As summer slips away, the tell-tale signs of autumn appear all around. The rich gold and purple of goldenrod and iron weed dot the landscape and Queen of the Meadow, also known as Joe Pye Weed, lifts her lofty crown of blossoms above the fading remnants of summer flowers and browning meadow grasses. Some early-turning trees begin to show their colors and slightly cooler temps make the shortening days more enjoyable. The seasonal succession can also be seen in the garden here at Rural Resources’ Holly Creek Farm. The summer harvest has been gathered and celebrated and the freshly tilled ground is ready for hardier fall and winter crops.
During August, Farm and Grazing Manager Taylor Boles taught our teens about planting for fall and how to extend the growing season with low hoop covers and other simple, effective methods. They planned their fall garden and started seeds over the summer that are now ready to be transplanted in the ground. The teens are also using what they’ve learned about season extension in their home gardens. Being able to extend the growing season can help economically challenged families put healthy, tasty, local food on the table during the colder months.
August marked one of the teens favorite annual events: the Greene County Fair! The fair provides a fun-filled opportunity for the teens to interact with the community. They helped man the Rural Resources booth and gave fair goers information about the Farm and Food Teen Training program, recruited new participants and provided samples of healthy and delicious local food. They assisted with several food demos — one of this year’s favorites was a berry salsa recipe — and gave away prizes for the younger children who stopped to play a farm-related “duck game.” They also helped with a harvest scene photo op, designed by Program Coordinator Debbie Strickland.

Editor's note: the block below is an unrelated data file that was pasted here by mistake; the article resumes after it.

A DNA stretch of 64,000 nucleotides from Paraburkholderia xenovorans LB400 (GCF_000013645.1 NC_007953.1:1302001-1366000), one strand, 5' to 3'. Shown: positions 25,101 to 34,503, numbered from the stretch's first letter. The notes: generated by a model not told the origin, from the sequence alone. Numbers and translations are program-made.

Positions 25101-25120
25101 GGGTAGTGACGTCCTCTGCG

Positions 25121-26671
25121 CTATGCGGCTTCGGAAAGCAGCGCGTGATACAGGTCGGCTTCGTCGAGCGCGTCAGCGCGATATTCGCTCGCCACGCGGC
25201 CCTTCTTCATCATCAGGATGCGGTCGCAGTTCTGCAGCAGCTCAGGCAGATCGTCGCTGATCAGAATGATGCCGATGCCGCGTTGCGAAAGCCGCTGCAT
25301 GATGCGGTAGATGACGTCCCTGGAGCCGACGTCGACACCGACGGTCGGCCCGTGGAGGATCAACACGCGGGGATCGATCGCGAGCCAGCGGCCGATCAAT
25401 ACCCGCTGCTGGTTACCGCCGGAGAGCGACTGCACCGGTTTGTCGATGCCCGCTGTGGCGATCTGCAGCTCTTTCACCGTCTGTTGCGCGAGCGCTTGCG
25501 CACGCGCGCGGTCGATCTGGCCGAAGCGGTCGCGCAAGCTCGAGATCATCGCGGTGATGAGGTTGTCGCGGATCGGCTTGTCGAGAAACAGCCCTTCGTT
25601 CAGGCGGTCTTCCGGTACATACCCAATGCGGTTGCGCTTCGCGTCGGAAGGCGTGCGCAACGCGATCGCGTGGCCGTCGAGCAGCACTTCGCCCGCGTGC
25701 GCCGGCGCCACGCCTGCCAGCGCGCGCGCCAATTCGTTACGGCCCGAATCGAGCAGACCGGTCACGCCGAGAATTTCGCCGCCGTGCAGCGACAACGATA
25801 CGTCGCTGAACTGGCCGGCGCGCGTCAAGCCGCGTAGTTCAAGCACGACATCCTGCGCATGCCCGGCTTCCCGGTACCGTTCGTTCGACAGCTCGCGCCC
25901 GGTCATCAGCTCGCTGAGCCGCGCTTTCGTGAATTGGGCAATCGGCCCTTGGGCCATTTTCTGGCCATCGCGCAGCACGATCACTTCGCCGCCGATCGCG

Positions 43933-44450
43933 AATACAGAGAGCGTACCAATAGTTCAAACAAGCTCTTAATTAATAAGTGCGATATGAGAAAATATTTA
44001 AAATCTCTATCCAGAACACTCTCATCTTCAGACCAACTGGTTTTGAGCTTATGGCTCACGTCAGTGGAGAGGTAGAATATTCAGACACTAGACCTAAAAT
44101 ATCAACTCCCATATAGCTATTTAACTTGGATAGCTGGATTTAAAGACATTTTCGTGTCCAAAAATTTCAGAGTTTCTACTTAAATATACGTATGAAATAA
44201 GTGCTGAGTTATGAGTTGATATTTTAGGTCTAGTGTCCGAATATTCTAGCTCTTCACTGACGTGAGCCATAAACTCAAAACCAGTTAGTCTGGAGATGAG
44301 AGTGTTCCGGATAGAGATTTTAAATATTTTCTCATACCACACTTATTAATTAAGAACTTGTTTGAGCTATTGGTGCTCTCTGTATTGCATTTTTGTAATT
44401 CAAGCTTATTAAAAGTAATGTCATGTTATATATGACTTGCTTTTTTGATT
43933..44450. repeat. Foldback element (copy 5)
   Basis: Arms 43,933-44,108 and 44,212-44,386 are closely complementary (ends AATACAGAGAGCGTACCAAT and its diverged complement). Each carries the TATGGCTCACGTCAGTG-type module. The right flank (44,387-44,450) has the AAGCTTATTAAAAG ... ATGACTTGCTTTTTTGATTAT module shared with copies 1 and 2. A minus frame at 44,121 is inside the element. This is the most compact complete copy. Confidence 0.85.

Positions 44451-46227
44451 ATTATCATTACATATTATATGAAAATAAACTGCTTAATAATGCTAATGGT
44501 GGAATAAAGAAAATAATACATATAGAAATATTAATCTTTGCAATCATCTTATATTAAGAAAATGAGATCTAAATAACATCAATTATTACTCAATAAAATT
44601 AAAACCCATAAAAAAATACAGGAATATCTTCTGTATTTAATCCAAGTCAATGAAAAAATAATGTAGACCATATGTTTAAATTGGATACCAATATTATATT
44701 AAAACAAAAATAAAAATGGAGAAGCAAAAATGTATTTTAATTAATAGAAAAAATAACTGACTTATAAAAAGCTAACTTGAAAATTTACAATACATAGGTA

I promised you last month that I would include a picture of our teens sporting some farm fashion, so here you go!
Cooking classes during the month included canning tomato salsa with Miss Debbie and making corn salsa and chili con carne with Miss Kitty at the Greene County Extension Office. Next on the calendar: an apple butter workshop!
As always, the teens took advantage of the local farmers’ markets to educate the community about eating local and healthy and doing food demos. The berry smoothies were a big hit! They also provided some fun for the youngest market goers with a hands-on fruit and veggie print art demo for one market’s festival event.
Marching ahead with the seasons, our teens are looking forward to their annual retreat this weekend. The overnight, weekend retreat, arranged by Miss Debbie and conducted by licensed outdoor education professionals at their campground facility, offers the teens and accompanying staff and chaperones an opportunity to develop team building and leadership skills through high and low ropes courses. There is also canoeing, campfires and lots more fun in store!
Last, but definitely not least, the teens would like to extend an open invitation to the 4th annual Teen Chopped! Cook-Off, to be held in the pavillion at Rural Resources’ Holly Creek Farm! They will try to slice and dice their way to victory in a grilling competition based loosely on the hit TV show, “Chopped!” The teens will compete in teams and will have an hour and a half to wow judges with their planning, preparation and presentation, incorporating two secret ingredients. The free event will be held September 24th at 1:00 p.m. Please visit the ruralresources.net for more info and come join us for the fun!
Lorelei Goff, program assistant